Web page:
Thanks for your time and help!

I am working with Apollo project passive seismic experiment (PSE) data, and I have a large set of seismic records (on digital counts) and the corresponding file of poles and zeros.

I need to deconvolve these registers to obtain calibrated seismograms on SI units.

I have read that this can be accomplished with a water-level deconvolution of 10% but I am not sure of how can make this.

I ask for some orientation and if possible bibliographical references

I am working in MatLab

  • $\begingroup$ Hi Oscar and welcome to DSP.SE! I may help give further details if you link what you have read, assuming it is available online. From what you wrote it sounds like there is a correlation of seismic data to water levels and you are trying to normalize that out perhaps-- not clear to me but perhaps others with experience with seismic data analysis will recognize what you are trying to do and why. $\endgroup$ Jun 20, 2020 at 12:47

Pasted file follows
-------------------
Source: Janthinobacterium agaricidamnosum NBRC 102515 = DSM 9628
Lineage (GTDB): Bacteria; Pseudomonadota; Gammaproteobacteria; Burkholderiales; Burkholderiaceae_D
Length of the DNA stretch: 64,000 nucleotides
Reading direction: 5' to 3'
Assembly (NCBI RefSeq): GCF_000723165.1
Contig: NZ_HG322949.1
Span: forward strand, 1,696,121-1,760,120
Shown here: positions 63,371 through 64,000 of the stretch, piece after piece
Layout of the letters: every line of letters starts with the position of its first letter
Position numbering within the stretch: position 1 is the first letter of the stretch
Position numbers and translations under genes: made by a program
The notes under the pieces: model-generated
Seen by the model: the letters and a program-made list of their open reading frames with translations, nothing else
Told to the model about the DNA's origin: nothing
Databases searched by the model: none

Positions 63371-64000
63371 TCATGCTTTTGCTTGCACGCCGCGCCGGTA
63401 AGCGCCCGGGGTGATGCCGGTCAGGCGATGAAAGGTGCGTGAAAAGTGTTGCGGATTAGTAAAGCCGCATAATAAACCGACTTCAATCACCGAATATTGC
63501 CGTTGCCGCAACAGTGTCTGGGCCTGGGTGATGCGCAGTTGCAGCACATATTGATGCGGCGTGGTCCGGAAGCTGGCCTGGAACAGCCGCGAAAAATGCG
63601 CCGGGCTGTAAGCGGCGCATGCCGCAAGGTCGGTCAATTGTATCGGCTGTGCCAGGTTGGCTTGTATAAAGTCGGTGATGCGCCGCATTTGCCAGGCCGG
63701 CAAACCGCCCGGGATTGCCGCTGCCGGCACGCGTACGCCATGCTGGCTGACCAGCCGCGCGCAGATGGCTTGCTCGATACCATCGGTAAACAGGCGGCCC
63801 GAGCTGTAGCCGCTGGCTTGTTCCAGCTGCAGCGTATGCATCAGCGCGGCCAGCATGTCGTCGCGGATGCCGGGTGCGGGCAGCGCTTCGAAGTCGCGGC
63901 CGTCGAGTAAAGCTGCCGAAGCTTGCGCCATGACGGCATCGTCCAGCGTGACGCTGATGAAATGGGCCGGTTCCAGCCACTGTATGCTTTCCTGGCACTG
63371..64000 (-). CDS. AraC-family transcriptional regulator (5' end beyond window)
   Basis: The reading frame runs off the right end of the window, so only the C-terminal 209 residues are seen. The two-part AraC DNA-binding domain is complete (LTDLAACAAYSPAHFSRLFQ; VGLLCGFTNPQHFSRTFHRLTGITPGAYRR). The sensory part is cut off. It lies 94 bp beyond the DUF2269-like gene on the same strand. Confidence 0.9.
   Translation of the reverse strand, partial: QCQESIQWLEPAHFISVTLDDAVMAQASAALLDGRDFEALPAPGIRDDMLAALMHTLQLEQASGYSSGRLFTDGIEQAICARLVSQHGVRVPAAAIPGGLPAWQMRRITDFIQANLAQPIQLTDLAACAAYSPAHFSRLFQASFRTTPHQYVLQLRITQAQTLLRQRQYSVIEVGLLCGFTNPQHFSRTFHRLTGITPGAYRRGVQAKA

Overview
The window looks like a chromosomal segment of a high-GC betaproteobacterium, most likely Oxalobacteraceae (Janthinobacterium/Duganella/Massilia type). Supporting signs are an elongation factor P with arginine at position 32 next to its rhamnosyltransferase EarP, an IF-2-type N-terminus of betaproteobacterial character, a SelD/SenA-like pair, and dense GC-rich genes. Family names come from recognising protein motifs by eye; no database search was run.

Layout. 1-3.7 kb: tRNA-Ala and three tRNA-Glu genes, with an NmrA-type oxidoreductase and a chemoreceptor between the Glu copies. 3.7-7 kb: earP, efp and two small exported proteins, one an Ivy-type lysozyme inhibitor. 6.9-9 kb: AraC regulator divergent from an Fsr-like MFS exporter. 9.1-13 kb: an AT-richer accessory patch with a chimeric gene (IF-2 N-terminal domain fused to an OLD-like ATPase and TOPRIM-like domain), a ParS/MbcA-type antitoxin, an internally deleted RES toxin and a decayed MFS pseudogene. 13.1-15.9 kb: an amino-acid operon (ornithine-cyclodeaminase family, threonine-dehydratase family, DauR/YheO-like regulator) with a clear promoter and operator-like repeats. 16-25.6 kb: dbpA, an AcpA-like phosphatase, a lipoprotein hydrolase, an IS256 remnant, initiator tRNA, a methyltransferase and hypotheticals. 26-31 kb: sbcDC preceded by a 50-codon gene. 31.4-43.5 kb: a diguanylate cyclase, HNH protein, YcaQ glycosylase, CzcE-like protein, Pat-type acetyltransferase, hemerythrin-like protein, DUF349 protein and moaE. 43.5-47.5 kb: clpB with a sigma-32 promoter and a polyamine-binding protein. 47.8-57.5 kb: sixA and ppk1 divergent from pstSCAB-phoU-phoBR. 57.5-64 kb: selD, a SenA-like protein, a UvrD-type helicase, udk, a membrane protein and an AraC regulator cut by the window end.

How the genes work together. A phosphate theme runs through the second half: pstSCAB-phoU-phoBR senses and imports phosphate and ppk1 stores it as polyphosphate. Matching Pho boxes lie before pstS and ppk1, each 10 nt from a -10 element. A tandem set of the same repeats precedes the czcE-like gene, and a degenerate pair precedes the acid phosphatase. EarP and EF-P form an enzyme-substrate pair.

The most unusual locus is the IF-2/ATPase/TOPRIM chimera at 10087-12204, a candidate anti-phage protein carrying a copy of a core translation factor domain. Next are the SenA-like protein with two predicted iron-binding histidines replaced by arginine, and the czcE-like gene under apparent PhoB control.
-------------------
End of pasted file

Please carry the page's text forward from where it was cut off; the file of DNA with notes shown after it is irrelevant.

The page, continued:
• $\begingroup$ Hello @DanBoschen, Thanks for your interest. The Water-Level refers to a type of regularized convolution to solve stability problems introduced for noise on the signal after deconvolution. The document I have is The 1979 Ph.D. Thesis of Peter Horvath link, the chapter 2 is dedicated to the deconvolution with Water-Level Method $\endgroup$ Jun 20, 2020 at 20:03
  • $\begingroup$ Interesting- is it referring to actual water level data or is that an analogy? $\endgroup$ Jun 20, 2020 at 20:12
  • $\begingroup$ @DanBoschen There is no water involved. Please takes a look at link. There the authors expose Water-Level deconvolution but with an algorithm different from Horvath. My main difficulty is finding the correct frequency bins! Thanks for your help. $\endgroup$ Jun 20, 2020 at 20:19
  • $\begingroup$ I had no idea this was called water level deconvolution, but it appears to be what Wertheim (at the old Bell Labs) was doing in 1975: G.K. Wertheim, Deconvolution and Smoothing: Applications in ESCA, J. Electron Spectroscopy and Related Phenomena, 6 (1975) 239-251. I do not have an online link to this paper, just an old scanned copy. Wertheim seems to be using a 10% "water level". Best of success with your project/research! $\endgroup$
    – Ed V
    Jun 20, 2020 at 21:41


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